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Car reviews - Infiniti - Q60 - Red Sport

Our Opinion

We like
Sexy styling, sporty seats and driving position, seductive twin-turbo V6, superb Sport+ stability control calibration
Room for improvement
Cramped like BMW 2 Series not 4 Series, sub-par infotainment ergonomics, very firm ride, too expensive

Infiniti logo18 Apr 2017

By DANIEL DEGASPERI

LATE last year the Infiniti Q60 proved to be one of the biggest disappointments of the calendar, with a Mercedes-sourced 2.0-litre turbo thrashing it out in an entry coupe with a hefty kerb weight, harsh single-setting suspension and loose steering.

The $88,900 Q60 Red Sport, however, is almost a different car on paper. It is not just a matter of swapping engines and addressing performance, although a 3.0-litre twin-turbo V6 helps. Now, a two-mode adaptive chassis and six-mode fully electric steering system also slip into the top coupe.

Also, unlike the 2.0-litre, the 3.0-litre gets a no-cost pick of white, red or black trim inside, with high-quality Nappa leather on the seats and real carbon-fibre trim flanking the centre stack.

Particularly in Dynamic Sunstone Red also unique to the Red Sport – and forming the single option on the car, as part of the $1500 metallic paint list – it simply looks and feels more premium than the cheaper versions, a case of minor changes making up a greater whole.

At least that is the case when seated in the lushly supportive and low-slung front seats that endow the Infiniti with a genuine, two-door sportscar feel, rather than simply feeling like a two-door version of a sedan, as with most rivals such as the BMW 4 Series.

Incredibly, at 4685mm long and with a 2850mm wheelbase, the Q60 Red Sport’s respective dimensions stretch 47mm and 40mm further than a $99,855 440i. We say this because the Infiniti is incredibly cramped inside, with rear legroom and headroom virtually absent for anyone 160cm-tall or loftier. Even the 341-litre boot is 104L – or a quarter – down on the proper-four-seat BMW’s.

There are no air vents for back passengers, despite them being provided in all rivals, while the rear backrest only folds down as a single piece.

All such issues are inherent to every Q60, independent of engine, suspension and steering.

Likewise, the immaculate build quality and high standard equipment list of this Red Sport continues to be let down by Infiniti’s colour trip computer screen and twin centre screens – 8.0-inch upper and 7.0-inch lower. Also incredibly, each of the three screens is of a different resolution – low-res upper and high-res lower – and they appear mismatched with different fonts and duplicate menus.

Yet some features are missed completely. Changing audio tracks, for example, cannot be done from the steering wheel, while a digital speedometer and head-up display are both conspicuous by their absence. At least the Bose audio system is a good one, though a half-the-price Holden Commodore SS has a similar system, with superior infotainment, better ergonomics and a head-up display.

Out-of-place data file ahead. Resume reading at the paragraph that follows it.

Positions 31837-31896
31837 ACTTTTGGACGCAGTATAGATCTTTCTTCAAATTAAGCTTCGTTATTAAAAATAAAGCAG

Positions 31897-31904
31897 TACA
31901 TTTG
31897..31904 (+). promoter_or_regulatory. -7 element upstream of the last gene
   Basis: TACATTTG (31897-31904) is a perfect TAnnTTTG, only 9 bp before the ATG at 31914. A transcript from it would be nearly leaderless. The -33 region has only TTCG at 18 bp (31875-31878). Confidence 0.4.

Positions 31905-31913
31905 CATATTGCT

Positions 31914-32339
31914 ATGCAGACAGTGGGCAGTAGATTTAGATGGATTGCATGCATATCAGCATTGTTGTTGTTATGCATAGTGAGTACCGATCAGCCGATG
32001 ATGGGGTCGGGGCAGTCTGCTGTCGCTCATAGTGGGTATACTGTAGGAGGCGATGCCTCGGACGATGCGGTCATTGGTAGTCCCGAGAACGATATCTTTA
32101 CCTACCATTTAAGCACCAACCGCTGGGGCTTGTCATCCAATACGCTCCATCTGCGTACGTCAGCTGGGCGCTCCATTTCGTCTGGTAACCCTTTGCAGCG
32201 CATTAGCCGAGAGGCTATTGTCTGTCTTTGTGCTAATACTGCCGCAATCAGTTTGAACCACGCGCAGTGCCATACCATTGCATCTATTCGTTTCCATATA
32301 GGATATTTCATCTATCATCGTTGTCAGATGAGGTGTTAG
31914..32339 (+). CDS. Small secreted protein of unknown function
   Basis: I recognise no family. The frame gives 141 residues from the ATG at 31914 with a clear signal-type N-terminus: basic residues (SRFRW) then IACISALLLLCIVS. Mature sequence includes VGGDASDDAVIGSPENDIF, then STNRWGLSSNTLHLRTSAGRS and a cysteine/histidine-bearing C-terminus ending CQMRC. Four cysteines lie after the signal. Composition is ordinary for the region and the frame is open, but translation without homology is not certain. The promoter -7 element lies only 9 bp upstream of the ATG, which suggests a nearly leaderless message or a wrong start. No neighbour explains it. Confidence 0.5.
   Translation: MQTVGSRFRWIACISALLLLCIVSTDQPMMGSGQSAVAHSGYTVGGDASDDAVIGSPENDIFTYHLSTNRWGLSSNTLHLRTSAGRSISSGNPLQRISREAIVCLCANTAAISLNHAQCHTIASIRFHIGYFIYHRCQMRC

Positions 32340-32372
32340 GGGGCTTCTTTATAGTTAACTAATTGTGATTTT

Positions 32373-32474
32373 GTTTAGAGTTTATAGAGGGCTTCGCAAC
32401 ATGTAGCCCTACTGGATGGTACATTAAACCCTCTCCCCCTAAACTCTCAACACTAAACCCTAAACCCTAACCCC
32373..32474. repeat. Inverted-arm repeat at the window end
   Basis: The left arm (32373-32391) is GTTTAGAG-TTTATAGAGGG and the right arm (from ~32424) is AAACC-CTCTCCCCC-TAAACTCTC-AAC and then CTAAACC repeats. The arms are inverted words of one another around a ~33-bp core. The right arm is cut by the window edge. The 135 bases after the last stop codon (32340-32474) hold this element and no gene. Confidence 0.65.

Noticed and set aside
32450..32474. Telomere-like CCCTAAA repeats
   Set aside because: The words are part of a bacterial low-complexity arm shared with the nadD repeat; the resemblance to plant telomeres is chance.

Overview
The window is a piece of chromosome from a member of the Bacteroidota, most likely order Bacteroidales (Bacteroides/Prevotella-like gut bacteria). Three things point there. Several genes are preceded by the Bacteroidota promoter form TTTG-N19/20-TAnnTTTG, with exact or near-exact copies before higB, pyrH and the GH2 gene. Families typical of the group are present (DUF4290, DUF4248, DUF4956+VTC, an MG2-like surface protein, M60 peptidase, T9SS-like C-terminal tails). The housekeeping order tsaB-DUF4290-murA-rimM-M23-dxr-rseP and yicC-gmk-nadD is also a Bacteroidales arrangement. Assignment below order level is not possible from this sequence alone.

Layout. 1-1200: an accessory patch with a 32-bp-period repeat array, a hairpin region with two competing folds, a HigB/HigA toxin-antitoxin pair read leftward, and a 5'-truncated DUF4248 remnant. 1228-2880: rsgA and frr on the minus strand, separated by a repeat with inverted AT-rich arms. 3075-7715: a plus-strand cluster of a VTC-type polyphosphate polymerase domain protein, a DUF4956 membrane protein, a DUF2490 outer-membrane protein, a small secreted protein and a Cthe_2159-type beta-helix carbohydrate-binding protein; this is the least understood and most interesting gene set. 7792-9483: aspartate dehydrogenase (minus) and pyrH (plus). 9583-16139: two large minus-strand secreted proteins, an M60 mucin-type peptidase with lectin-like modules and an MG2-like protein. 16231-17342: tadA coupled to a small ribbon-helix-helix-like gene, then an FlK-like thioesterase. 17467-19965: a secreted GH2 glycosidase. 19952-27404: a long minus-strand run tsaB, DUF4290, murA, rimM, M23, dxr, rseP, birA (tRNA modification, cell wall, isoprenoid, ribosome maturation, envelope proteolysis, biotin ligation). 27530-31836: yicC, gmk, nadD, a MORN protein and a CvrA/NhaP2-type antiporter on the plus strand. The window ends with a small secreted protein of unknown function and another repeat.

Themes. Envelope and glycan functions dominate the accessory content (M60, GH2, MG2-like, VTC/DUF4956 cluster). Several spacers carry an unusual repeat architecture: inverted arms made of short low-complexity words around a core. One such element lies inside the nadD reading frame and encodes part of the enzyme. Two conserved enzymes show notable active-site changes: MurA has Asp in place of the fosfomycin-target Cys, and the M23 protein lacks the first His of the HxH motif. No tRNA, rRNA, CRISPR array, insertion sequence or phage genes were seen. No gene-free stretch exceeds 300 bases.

Thankfully, unlike with the base Q60, things improve substantially for the flagship model on-road.

With 475Nm of torque from just 1600rpm and holding strong all the way to 5200rpm, just before 298kW of power arrives at 6400rpm, the engine is a masterpiece. It has a silken personality, surging (yet linear) delivery, and terrific throttle response.

Only in a sportscar context, though, the exhaust note is too subtle even in Sport+. In that top mode – specific to Q60 Red Sport – the automatic transmission could also become sharper, although response is decisive and immediate when using the standard paddle-shifters in manual mode.

There are several mix-and-match settings for the steering, but again, only Sport+ is really needed. It delivers meaty, consistent weight and a tight immediacy that mostly banishes bad memories of Infiniti’s ‘version 1.0’ mechanical-link-less, fully electric Direct Adaptive Steering (DAS) system. The modes are needless overkill, but what the steering can now deliver is just fine.

Fewer modes, only Comfort and Sport, shift the adaptive suspension between something in the order of Very Firm to Overly Abrupt. Teamed with low-profile 19-inch tyres, there is also plenty of road roar to go along with the jostling – though never harsh – ride.

On the upside, what this all points to is an Infiniti that has a genuine and distinct character, with the Red Sport proving red-hot-agile and engaging.

It may be bigger than a 4 Series, but that sure suspension, sharp steering and surplus grip endows it with a racier, less refined feel through corners, matched by the snug seats and superb driving position.

The Sport+ mode also delivers a fabulous electronic stability control (ESC) tune, which helps this Q60 feel like a rear-driven slingshot out of corners – no inappropriate oversteer, but with enough rear squiggle permitted to know what wheels are driven while always feeling fluent.

Somehow, the 440i just feels a bit ‘GT all-rounder’ in the face of this energetic, tied-down two-door, while the all-things-are-equal traction of an all-wheel drive C43 seems boring by comparison.

What coupe rivals also seem like is more polished, and with panache that extends to space, infotainment and technology. The Mercedes-AMG can even steer itself within its lane for seconds at a time. The Infiniti equivalent, Active Lane Control, wandered clumsily over the centre line.

Sexy, compact and rewarding to drive, there is absolutely a place for the Q60 Red Sport on a sportscar buyer’s shopping list. But it makes a more convincing case as a more compact BMW M240i rival than one for a loping, luxurious 440i.

The former costs about $75,000 – and that feels about right for this Infiniti, too, which now proves convincing on-paper and on-road, if not inside.

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